It’s the weekend after Thanksgiving and I’m pushing a three-foot Christmas tree around my local Whole Foods. I’m totally uncomfortable and I’m not sure if it’s because people are staring at the lady pushing a tree around with her eggs and bread, or if my Jewish guilt has gotten the best of me.
It’s that time of year again: the season of my forbidden pine tree.
For most of my adult life, I’ve turned my cheek to religious “rules” and allowed myself a tree as soon as they were propped up along the sidewalks, enticing me with their sweet, forest smells. When I first moved in with my Jewish husband, I placed a six-foot Douglas fir decorated with blue and white lights and a small menorah in the center of our living room.
“It’s a Hanukkah bush!” I declared.
“This is so wrong,” he shook his head.
I handed him his plate of bagel and lox and reiterated the fact that evergreens were used to celebrate winter long before Christianity bogarted the whole thing. It’s just a tree, became my mantra. “You’re a Jew!” It’s just a tree. “So you celebrate Christmas now?” It’s just a tree.
After some time, my husband learned to simply roll his eyes at my rebellion. It was innocent enough, after all. There were no Christmas presents or ornaments. There were no Christmas carols sung. My annual pine tree purchase is something we don’t mention to his religious parents, even though I’m sure they have caught a glimpse of it in a Facebook photo or two—a photo bomb in its own right. Not especially religious ourselves, we still make efforts to continue Jewish tradition by having a rabbi marry us under a chuppah, lighting our menorah during Hanukkah, and planning the occasional Shabbat dinner with friends. Though I feel slightly naughty indulging in the tree every year, the guilt has never stopped me.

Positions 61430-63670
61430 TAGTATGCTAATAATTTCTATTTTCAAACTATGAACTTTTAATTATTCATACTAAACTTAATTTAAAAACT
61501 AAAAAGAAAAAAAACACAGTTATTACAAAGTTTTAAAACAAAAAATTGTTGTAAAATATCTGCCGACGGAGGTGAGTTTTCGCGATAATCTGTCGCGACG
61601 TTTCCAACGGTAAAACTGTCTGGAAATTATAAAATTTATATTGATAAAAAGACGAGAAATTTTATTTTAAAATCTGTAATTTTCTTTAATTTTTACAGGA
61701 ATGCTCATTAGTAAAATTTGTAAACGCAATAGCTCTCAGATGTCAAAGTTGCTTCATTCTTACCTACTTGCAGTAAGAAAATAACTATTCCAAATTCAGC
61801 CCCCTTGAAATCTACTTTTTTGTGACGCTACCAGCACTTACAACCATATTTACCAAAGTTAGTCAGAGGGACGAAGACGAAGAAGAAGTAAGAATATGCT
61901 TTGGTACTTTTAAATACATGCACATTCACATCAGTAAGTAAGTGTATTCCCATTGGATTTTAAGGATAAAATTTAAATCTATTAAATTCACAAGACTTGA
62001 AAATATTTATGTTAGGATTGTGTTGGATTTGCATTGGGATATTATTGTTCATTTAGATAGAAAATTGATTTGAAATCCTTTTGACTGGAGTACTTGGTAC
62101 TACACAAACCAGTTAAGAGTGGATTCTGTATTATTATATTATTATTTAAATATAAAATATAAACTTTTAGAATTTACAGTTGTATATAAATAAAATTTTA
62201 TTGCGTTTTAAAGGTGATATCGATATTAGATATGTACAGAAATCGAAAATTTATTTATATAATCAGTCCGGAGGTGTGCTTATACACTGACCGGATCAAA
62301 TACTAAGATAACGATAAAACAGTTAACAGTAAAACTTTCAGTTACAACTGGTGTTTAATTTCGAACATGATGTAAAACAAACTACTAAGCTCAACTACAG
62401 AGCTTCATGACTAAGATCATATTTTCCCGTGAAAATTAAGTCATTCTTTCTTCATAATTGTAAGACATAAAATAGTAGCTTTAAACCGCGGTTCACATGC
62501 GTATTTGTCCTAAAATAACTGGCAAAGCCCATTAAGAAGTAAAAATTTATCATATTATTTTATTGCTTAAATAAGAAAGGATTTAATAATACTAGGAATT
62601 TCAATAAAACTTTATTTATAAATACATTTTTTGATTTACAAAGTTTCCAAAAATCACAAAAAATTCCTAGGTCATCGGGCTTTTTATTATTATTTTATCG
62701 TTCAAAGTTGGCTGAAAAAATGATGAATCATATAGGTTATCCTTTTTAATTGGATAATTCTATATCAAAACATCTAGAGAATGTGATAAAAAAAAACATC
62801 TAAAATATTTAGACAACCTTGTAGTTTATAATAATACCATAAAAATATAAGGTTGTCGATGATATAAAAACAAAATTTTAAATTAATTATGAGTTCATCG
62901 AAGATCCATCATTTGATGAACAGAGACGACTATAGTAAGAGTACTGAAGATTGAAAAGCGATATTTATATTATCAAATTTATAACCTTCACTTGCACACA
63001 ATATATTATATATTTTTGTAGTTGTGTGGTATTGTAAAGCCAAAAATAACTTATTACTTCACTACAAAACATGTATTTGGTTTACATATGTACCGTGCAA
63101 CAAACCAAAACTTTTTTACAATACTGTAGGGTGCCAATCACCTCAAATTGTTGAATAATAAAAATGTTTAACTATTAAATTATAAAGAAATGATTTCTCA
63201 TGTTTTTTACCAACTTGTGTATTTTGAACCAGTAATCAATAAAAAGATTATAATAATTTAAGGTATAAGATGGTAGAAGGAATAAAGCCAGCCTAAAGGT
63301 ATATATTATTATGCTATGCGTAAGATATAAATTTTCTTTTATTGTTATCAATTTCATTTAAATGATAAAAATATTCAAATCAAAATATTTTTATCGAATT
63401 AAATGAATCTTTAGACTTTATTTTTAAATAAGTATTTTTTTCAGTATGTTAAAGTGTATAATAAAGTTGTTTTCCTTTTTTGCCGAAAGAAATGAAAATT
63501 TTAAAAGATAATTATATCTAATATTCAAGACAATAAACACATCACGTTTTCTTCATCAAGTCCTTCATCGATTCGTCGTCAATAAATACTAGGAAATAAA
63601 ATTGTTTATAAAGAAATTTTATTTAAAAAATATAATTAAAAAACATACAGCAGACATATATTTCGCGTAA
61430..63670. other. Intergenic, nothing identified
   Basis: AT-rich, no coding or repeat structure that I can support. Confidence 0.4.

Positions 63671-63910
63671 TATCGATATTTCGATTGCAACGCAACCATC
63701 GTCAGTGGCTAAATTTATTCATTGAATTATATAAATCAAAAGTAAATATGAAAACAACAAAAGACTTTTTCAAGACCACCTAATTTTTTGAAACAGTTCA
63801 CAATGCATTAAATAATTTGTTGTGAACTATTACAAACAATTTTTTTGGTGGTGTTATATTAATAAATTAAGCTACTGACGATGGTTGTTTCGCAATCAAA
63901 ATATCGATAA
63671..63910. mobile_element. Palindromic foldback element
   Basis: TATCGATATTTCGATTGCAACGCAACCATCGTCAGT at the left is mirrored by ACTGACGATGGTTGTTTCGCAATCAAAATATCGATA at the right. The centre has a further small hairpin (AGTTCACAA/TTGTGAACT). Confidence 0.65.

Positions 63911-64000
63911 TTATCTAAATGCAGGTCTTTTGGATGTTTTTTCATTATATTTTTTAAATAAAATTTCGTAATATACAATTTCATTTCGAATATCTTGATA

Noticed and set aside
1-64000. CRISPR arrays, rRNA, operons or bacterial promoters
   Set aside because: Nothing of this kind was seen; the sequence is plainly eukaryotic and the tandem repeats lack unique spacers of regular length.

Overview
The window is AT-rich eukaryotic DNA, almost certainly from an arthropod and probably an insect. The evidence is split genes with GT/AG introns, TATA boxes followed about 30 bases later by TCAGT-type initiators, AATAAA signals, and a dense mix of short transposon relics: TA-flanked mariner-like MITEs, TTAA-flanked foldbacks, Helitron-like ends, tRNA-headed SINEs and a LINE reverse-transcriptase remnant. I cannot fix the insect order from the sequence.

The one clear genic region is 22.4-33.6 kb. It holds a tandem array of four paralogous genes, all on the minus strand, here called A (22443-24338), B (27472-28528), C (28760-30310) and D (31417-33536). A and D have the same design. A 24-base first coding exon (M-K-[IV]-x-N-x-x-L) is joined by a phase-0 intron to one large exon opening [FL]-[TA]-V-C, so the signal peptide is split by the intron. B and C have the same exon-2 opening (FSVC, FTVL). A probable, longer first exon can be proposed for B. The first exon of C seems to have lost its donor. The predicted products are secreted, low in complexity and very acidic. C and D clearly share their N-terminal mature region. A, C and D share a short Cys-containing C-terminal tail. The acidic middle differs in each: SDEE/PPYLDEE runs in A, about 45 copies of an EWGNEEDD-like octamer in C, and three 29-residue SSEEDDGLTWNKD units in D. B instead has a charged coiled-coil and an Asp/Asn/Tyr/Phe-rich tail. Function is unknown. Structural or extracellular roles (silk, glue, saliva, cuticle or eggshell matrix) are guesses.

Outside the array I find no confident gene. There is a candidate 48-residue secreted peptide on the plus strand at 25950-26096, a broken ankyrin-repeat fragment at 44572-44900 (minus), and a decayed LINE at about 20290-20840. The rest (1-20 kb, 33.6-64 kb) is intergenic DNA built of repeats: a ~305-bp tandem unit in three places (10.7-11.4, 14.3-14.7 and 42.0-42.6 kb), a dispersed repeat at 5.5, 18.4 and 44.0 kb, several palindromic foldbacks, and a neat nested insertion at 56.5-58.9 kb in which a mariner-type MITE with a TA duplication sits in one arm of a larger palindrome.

But this year, as my Hanukkah bush glided around the supermarket with me, I was more concerned than usual. I’m a new mother and realized that I had to consider, maybe not this year, but soon enough, what a tree would mean to my daughter.
Lila was born with the aid of a Jewish midwife named Esther who said the Shehecheyanu (a Jewish prayer to mark special occasions) as she held her above my battered lower regions. We held a naming ceremony that our family traveled from all over the country to attend. Gathering in our backyard, we watched a rabbi bless her, welcome her into the Jewish faith, and give her a Hebrew name—Josefa in honor of my grandfather, Joseph.
There is a strong sense of Jewish pride on both sides of our families, and my husband and I would love for our daughter to keep the tradition alive as we have in our small ways. Now I must consider if this evergreen sitting in our living room will make Lila feel like less of a Jew.
I paid for the tree, awkwardly admitting to the cashier that I wasn’t even Christian, but loved pine trees. He laughed in a whataya gonna do sort of way, unsure of how he was supposed to react to a Jew buying a Christmas tree.
The tree sits undecorated next to our fireplace, simply a pine tree and nothing more. I battle with some guilt for bringing it into our home, and I’m a bit uneasy at the thought of what our family would say. But stronger than the guilt is the belief that everyone has a right to form their own set of values.
I do hope that my daughter learns to be proud of her Jewish heritage. I also hope that she feels confident in choosing her own path and deciding what is important to her within the standard practice of Judaism.
For now, I will continue to consider my tree a gift from nature, rather than a symbol of Christianity. If you strip off the ornaments, tinsel, and angel topper, it’s just as beautiful. At least to this Jew.